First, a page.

The incidence of respiratory syndrome is greater in infants born through caesarean section delivery than for those born through vaginal delivery. Caesarean delivery and prematurity increases the risk (Durmaz et al., 2016).
When an infant is diagnosed with respiratory distress syndrome the newborn is usually admitted to a neonatal intensive care unit. Treatment involves either surfactant replacement therapy, oxygen therapy or use of a ventilator or nasal continuous positive airwave pressure machine.
The major risk factor of RDS is prematurity and thus poor development of the surfactant. Replacement of the surfactant in neonatal is done by use of a breathing tube. The breathing tube goes to the lungs and when the infant receives the surfactant, the infant is then connected to the ventilator to provide extra breathing support.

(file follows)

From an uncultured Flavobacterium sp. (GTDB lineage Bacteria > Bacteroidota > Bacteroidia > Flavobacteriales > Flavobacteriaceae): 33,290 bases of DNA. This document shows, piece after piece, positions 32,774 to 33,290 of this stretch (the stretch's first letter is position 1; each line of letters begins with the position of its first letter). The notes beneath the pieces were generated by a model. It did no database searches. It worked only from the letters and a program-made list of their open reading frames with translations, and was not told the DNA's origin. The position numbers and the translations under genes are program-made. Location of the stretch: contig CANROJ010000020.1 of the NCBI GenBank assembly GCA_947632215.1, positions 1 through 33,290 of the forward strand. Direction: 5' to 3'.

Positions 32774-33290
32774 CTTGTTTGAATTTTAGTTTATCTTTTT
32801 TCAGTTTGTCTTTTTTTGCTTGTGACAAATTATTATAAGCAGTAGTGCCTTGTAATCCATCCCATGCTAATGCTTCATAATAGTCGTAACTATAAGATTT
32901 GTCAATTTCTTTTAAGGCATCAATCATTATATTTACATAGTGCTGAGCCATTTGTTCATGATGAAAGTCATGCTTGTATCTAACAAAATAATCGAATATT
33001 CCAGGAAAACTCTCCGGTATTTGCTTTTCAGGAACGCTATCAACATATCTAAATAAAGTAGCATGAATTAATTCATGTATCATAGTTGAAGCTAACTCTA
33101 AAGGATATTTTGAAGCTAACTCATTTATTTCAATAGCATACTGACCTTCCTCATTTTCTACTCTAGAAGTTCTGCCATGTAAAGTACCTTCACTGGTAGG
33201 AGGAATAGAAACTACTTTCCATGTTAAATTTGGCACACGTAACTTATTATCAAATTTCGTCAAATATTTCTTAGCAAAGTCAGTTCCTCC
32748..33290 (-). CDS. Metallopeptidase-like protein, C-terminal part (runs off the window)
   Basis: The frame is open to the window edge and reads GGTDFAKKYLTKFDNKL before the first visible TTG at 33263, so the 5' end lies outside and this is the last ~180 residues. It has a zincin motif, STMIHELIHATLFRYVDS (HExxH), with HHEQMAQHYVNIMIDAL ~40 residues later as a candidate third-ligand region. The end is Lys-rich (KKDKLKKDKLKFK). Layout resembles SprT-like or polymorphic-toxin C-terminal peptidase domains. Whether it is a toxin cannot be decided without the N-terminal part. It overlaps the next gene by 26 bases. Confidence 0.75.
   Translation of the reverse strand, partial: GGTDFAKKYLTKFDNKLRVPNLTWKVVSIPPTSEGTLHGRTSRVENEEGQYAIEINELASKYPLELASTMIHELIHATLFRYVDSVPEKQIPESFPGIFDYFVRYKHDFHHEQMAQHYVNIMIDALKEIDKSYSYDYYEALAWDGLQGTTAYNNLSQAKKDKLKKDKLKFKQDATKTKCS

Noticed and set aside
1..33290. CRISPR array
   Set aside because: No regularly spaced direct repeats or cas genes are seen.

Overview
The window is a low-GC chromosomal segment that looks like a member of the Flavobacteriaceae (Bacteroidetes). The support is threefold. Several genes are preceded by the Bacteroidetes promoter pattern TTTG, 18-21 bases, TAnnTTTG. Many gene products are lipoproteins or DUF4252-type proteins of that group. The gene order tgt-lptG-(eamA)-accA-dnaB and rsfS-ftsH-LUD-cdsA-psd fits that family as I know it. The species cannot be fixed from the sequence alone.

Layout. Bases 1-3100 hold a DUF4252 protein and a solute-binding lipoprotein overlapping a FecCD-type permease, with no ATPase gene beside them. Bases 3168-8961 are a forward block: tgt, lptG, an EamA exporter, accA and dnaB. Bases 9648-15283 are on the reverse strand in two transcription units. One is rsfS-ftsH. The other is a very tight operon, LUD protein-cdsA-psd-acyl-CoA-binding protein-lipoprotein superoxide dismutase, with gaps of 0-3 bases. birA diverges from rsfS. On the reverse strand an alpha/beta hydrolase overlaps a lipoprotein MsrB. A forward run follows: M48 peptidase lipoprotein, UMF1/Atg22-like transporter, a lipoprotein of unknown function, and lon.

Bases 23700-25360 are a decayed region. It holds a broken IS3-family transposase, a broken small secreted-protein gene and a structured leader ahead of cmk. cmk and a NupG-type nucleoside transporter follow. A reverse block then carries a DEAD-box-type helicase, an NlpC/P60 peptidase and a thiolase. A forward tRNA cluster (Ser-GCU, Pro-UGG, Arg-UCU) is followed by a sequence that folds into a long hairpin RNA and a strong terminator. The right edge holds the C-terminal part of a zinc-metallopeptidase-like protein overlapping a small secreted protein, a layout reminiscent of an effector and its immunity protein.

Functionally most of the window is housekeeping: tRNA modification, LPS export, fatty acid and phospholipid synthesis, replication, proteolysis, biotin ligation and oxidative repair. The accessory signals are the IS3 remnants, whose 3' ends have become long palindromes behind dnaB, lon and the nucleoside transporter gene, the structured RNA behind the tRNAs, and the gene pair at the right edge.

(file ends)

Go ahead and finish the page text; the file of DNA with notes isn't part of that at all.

Oxygen therapy in neonatal involves delivering oxygen to the infant’s organs through the lungs so that the organs can function properly. Oxygen is delivered by use of ventilator or by nasal continuous positive airwave pressure.
Treatment of respiratory distress syndrome using a ventilator involves placing a tube down into the windpipe. It ensures the infant work breathing decreases since the ventilator breathes for the infant. a ventilator is used in a severe case of respiratory distress syndrome else a less invasive approach of using a nasal continuous positive airwave pressure machine is used.
From the Jack’s assessment data, it’s clear that he has respiratory health issues due to respiratory distress syndrome. Jack was delivered via vaginal delivery and his health was stable but a few hours of his life he starts to deteriorate. Infants with respiratory distress syndrome, usually present within the first few hours of life after delivery. Jack has respiratory distress with nasal flaring, subcostal or intercostal retractions and grunting. Grunting is due to struggle by the infant to sustain stable breathing while the lungs are not compliant.